Posts from the ‘Horse shoes’ Category

I need a farrier… is there a farrier in the house?

I have been thinking about the hippo sandal for months now and we have come up with a number of interesting theories.  What we need to explain is what it was used for… We know that it was a piece of horse tack worn on the hoofs the key problem is that we also know that modern horses can not get on with them.  A reconstruction for time team shows a very unhappy horse wobbling about on a set of hippo sandals looking uncomfortable.

This blog has seen a number theories about the hippo sandal, was it a training shoe? was it a hobbling device? was it protection against caltrops? or was it merely an emergency horseshoe?

So I did some reading, and read something interesting on Wikopedia…

“When a horse has certain types of lameness, the farrier may use the frog for support, using specialized shoes that help keep correct pressure on the frog so that less force is transmitted to the wall and sole of the foot or to the navicular bone, coffin bone, and deep digital flexor tendon.”

Now one of the interesting things about the Hippo sandal is how rare it is given that the centrality of the horse in the ancient world, especially in war.  It has always haunted me that an item that should be so ubiquitous should be such a rare find.  We should see a lot more of them even if horse shoes are so hard to find after they have been thrown.

So any explanation should account for this.  Now my new idea is that the hippo sandal was not a horse shoe, not a tactical tool but rather an ancient example of one of the above mentioned “specialist shoes” designed to correct the pressure on the frog.

So if any of you lovely readers is a farrier then please get in touch.

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Another theory about the Hipposandal…protection from Caltrops

Right so this is a running theme of the blog… what in the name of Jupiters divine posterior was this thing for.  So far we have theorized that it was a hobbling device  a training device to get horses to highstep but not quite dismissed the idea that it was a temporary horse shoe… well not all of us.  The most exciting thing was talking to Amanda (thus avoiding having to actively participate in a little girls birthday party) and discovering that a similar design is currently being marketed and sold to equestrians (that means horsey people).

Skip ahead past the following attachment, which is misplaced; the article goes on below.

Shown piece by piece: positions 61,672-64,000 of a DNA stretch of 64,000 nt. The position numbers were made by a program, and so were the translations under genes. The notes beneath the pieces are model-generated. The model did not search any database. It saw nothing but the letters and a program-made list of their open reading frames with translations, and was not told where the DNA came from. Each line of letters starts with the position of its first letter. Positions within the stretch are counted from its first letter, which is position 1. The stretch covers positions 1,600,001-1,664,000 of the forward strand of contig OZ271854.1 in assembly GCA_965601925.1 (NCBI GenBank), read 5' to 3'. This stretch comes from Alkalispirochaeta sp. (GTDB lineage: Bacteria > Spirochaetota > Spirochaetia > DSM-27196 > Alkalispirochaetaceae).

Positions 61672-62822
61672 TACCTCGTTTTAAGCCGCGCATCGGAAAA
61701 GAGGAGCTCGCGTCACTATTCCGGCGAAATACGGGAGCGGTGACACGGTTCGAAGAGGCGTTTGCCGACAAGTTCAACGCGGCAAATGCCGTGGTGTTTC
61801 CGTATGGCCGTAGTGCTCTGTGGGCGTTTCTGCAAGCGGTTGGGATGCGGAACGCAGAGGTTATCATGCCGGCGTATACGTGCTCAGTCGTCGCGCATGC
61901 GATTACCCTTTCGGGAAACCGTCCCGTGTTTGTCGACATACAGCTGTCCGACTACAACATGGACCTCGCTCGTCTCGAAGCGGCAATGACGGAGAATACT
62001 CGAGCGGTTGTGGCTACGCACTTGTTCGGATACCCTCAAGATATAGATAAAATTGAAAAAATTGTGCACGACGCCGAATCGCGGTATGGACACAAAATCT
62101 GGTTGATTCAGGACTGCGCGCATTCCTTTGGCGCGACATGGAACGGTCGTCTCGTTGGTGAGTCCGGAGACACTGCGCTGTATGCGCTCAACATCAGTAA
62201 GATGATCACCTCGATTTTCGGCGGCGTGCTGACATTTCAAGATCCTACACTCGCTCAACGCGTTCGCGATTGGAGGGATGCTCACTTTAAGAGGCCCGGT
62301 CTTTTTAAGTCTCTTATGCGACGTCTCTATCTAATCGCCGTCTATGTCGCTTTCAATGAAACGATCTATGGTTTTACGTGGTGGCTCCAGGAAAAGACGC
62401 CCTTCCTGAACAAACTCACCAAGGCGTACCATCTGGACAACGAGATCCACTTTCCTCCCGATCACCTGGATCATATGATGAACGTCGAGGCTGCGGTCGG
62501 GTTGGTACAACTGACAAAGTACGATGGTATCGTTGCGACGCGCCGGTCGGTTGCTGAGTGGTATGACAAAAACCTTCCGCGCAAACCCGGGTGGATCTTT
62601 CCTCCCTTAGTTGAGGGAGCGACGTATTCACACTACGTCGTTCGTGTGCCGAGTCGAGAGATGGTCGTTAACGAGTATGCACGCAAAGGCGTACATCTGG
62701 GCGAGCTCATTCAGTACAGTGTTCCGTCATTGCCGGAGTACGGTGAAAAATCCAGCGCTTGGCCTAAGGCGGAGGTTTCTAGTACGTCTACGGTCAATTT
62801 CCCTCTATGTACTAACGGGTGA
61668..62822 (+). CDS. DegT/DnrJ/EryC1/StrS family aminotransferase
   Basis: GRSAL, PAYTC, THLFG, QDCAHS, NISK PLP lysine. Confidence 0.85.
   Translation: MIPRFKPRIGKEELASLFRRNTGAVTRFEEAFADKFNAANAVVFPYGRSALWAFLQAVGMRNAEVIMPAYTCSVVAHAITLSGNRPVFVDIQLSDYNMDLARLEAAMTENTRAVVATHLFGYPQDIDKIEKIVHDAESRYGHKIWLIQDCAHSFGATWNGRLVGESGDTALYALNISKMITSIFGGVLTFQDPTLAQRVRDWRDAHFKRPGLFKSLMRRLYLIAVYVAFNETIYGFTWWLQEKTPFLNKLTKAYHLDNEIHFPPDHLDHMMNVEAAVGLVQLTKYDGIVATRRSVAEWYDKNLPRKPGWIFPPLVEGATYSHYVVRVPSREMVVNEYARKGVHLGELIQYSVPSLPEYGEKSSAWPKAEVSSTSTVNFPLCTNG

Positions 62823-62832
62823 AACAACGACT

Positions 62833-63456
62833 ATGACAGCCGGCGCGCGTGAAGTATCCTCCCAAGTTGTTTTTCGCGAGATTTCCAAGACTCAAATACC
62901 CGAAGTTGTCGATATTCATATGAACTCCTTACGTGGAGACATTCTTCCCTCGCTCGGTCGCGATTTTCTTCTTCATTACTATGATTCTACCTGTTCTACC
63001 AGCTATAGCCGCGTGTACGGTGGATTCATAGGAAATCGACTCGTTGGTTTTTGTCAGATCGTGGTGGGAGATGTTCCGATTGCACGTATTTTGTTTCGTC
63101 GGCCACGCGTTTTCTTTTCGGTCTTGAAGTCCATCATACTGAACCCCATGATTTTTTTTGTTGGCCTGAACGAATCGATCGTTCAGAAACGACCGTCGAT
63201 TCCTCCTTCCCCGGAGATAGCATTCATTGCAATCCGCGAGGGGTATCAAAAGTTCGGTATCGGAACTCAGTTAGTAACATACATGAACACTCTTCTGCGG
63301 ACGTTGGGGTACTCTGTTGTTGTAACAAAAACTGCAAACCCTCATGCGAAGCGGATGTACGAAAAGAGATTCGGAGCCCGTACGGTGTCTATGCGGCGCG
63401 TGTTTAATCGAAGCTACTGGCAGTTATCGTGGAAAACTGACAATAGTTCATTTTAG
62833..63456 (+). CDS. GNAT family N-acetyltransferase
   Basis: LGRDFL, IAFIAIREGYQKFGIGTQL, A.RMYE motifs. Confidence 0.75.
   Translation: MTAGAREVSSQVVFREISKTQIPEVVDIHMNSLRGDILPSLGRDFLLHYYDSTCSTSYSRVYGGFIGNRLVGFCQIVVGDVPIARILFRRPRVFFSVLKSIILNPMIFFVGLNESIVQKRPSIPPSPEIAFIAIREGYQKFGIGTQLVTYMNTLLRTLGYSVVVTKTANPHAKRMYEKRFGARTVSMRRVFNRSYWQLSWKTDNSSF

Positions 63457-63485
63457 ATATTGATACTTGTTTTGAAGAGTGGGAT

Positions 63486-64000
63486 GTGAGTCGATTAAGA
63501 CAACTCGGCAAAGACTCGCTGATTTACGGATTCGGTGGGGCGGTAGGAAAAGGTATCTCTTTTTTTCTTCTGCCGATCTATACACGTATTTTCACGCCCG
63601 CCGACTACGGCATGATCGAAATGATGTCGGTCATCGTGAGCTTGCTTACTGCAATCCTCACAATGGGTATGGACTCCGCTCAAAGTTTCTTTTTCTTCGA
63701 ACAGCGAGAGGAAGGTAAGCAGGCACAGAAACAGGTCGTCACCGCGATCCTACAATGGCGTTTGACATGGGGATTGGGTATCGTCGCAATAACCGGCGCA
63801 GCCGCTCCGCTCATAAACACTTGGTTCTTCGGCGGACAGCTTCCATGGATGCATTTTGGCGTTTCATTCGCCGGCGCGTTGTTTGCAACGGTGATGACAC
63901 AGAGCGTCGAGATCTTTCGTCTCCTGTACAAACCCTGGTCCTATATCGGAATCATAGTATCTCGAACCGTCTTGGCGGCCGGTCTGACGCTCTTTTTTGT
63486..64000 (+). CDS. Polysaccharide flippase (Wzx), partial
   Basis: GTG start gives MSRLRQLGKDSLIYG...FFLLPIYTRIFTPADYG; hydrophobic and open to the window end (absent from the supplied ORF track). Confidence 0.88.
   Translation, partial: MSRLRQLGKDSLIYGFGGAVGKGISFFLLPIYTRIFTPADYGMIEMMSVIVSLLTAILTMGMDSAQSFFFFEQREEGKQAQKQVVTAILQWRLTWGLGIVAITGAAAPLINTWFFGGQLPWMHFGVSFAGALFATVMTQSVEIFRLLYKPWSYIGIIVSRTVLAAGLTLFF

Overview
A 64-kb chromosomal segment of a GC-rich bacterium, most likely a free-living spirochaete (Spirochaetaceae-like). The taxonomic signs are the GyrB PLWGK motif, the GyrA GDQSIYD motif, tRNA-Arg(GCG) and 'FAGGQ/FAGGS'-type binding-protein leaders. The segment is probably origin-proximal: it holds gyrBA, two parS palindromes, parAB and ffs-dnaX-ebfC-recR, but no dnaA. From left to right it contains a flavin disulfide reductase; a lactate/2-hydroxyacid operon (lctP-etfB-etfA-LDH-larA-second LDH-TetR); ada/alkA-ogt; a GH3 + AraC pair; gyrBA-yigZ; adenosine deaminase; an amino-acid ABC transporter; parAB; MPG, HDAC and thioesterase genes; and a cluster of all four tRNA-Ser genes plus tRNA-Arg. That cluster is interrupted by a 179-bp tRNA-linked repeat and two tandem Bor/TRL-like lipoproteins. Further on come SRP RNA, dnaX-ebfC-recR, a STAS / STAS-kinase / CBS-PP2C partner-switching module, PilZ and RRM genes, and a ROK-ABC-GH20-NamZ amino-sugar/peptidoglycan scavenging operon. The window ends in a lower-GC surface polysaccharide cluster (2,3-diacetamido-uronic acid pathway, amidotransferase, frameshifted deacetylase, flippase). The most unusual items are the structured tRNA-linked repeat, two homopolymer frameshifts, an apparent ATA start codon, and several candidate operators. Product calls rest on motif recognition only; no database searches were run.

So guess what I did today…I was in the museum looking at the artifacts.  First I looked at the hippo sandal then the Caligae and then a caltrop.   Then I looked back to the hippo sandal and then the caltrop then the sole of the Caligae.

Caligae

The Caligae are an important piece of kit for the ancient Roman soldier.  They have thick soles reinforced with hobnails.  The Roman soldier had the best footware in the ancient world… maybe only rivaled by modern boots.  These were boots that enabled him to march over difficult ground and protect his soles spikes, caltrops and sharp stones not to mention a terrible weapon that enable the legionary to stamp a downed enemy into jelly.  But the caltrops held my attention.

Caltrops, known to the Romans as a tribulus, are a area denial weapon sown onto a battlefield to cripple men, horses and extreme cases elephants (and in the modern age tanks).  The enemy would stand on them and express their discontent in a loud manner before trying to get the thing out of their foot.  A charge of foot men is impossible, horses are rended lame and elephants go bonkers but the last thing the Romans would want is for their own horses to be denied the same area.  In fact a charge of light horse would change a faltering charge into a rout ,without the heavy infantry from even having to draw their gladius, in no time but they would need to protect their own horses frogs (the soft bit of the foot) from the caltrops.

What caught my attention was the “sole” of the shoe which is completely covered.  This iron base would be sufficient to squash any spike down allowing the horsemen to ride over caltrops with complete contempt… and of course anything else which was on the battlefield.

Hippo Sandal Reborn

Since I started this blog I have discovered a great deal of interest in the Hippo sandal from my readers.  In fact posts discussing the hippo sandal are the ones which are most popular statistically and amongst my friends thinking up new and exciting uses for these strange artifacts has become one of our most common pub activities.  At the end of last month I was shaken from my comfortable intellectual existence, where I think, dress as a Roman and shout at children and forced at wife point to my nieces birthday party.  Which manifested itself as a pony party in a orchard.  Surrounded by squealing children, fresh air and parents I discovered that this is not my natural environment.  I got talking to the horse owner, Amanda Keech, and inevitably I brought up the Hippo sandal.

She thoughtfully considered my description of the artifact, as a child bobbed along on a pony, and described a modern version that had recently come onto the market.

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As you can see this is a shoe that fits over the horses hoof and provides a cushion like a humans running shoe.  Could this be the reason why ancient horses did not suffer from many of the endemic diseases that modern horses suffer from, like shin splints?

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